To address this parallel connection issue, you can use a switch, a relay, or a dedicated DC to DC device:
Switch: For a dual battery PV controller, install a switch in the Battery “2” terminal circuit. This switch will allow you to open the connection between the habitation battery and the PV controller.
You then need to operate the switch before starting the engine and reset it once the engine is running. The same approach applies to a single battery PV controller using the “load” terminals. This isn’t an ideal solution, but it works
Relay: For both dual and single battery PV controllers, you can install a relay in the respective circuits. The relays normally closed (NC) contacts complete the circuit from the controller to the battery.
Connect the relay's energizing coil to the starter motor solenoid coil. When the starter motor is activated and cranking the engine, the relay will open the normally closed contacts and disconnect Battery 2 (habitation battery).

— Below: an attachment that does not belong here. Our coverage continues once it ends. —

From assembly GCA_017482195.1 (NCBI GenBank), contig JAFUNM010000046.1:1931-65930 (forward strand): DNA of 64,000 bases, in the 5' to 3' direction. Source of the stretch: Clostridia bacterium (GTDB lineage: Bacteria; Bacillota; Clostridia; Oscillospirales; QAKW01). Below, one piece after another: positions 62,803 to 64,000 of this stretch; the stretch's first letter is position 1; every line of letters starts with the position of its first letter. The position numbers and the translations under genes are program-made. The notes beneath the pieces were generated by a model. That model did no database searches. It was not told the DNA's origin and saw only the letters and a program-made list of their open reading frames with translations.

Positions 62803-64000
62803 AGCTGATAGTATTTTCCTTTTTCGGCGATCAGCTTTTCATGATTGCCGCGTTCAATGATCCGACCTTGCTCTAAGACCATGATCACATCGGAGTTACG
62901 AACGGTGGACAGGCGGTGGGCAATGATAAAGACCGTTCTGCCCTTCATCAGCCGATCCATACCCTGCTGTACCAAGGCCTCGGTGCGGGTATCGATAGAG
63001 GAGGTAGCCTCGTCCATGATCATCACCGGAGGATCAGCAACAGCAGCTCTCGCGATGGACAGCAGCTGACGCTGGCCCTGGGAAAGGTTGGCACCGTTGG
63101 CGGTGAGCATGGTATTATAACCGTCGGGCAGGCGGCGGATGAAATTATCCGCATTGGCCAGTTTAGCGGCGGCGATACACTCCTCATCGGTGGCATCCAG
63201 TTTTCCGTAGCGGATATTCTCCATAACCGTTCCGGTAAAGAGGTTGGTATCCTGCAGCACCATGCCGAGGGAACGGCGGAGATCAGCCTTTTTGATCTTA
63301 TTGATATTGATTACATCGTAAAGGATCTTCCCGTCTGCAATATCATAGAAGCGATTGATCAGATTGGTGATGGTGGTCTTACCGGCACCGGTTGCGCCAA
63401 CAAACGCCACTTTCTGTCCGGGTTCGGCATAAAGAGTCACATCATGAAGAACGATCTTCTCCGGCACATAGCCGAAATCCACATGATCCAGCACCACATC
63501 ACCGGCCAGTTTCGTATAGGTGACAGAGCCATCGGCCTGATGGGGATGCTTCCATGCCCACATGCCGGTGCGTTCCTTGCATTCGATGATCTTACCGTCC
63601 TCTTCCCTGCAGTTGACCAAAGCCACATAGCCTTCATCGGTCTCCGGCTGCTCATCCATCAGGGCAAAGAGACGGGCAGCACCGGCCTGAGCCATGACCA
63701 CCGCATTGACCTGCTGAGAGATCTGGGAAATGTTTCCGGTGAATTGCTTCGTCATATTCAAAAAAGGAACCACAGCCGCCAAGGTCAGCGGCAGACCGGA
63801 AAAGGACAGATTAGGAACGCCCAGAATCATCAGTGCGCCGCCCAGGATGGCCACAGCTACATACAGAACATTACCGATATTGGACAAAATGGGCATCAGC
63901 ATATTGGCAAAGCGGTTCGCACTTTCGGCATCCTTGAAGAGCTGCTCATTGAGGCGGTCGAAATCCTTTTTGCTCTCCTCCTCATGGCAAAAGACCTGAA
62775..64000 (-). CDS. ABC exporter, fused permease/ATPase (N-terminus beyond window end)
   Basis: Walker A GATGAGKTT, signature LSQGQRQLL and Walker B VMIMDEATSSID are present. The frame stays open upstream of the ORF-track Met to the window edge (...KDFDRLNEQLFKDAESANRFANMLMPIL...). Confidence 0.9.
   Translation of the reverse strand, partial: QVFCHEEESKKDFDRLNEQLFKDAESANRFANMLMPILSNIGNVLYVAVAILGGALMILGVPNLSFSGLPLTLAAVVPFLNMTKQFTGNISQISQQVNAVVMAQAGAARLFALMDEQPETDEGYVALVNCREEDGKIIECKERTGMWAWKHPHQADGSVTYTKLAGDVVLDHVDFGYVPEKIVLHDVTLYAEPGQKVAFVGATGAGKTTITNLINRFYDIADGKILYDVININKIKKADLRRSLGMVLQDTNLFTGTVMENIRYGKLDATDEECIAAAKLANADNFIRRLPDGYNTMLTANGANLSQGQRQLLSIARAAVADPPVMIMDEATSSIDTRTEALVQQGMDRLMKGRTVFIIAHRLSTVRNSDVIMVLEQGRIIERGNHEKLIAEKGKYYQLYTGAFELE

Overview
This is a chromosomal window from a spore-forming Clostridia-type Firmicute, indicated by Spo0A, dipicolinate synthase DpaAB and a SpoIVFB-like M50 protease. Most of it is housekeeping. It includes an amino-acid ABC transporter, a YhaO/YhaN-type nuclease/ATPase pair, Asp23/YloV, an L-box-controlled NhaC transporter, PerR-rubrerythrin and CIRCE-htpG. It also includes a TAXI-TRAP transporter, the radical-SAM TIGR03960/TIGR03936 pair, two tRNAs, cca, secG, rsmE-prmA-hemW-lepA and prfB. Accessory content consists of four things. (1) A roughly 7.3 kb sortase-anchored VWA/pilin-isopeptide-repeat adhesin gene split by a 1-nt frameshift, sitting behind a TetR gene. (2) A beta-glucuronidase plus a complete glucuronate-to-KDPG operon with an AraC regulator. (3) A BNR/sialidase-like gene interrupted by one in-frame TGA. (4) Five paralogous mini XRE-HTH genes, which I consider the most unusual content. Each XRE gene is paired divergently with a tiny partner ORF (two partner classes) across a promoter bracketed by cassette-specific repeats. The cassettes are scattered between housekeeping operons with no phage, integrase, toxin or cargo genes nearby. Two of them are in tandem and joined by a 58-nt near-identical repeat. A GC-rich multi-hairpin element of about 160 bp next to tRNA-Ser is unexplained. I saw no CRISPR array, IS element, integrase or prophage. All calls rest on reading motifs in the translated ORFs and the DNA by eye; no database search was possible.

This prevents current from flowing through the PV controller. Once the starter motor is deactivated, the relay will return to its normal state, allowing the circuit to function again. Ensure the relay is rated appropriately for the PV system installed.
DC to DC charger: The best option is to use a dedicated DC to DC battery charger. These devices are not normally very cheap but worth it to do the job properly (£250 upwards) they connect directly from the vehicle battery to the habitation battery and would normally let you charge your habitation battery while the engine is running.
But if you look for one that has a two way / bidirectional power flow, then they will also let you charge the engine battery from the habitation battery ideal if you have a solar supply going to the habitation battery.
When looking for this type of device make sure your batteries chemistry can cope with the charge that this DC-to-DC charger is capable off. For example, a popular unit would let you charge a battery at 40A and above.
So, there it is, just part of the mine field that can exist when simply trying to charge the two main batteries (vehicle battery & habitation battery) in your motorhome from solar.
If you found this blog interesting and helpful, please check out our other blog posts.
If you have any questions regarding a technical issue or have any questions about our current range of panels and controllers, please get in contact
Happy motor homing!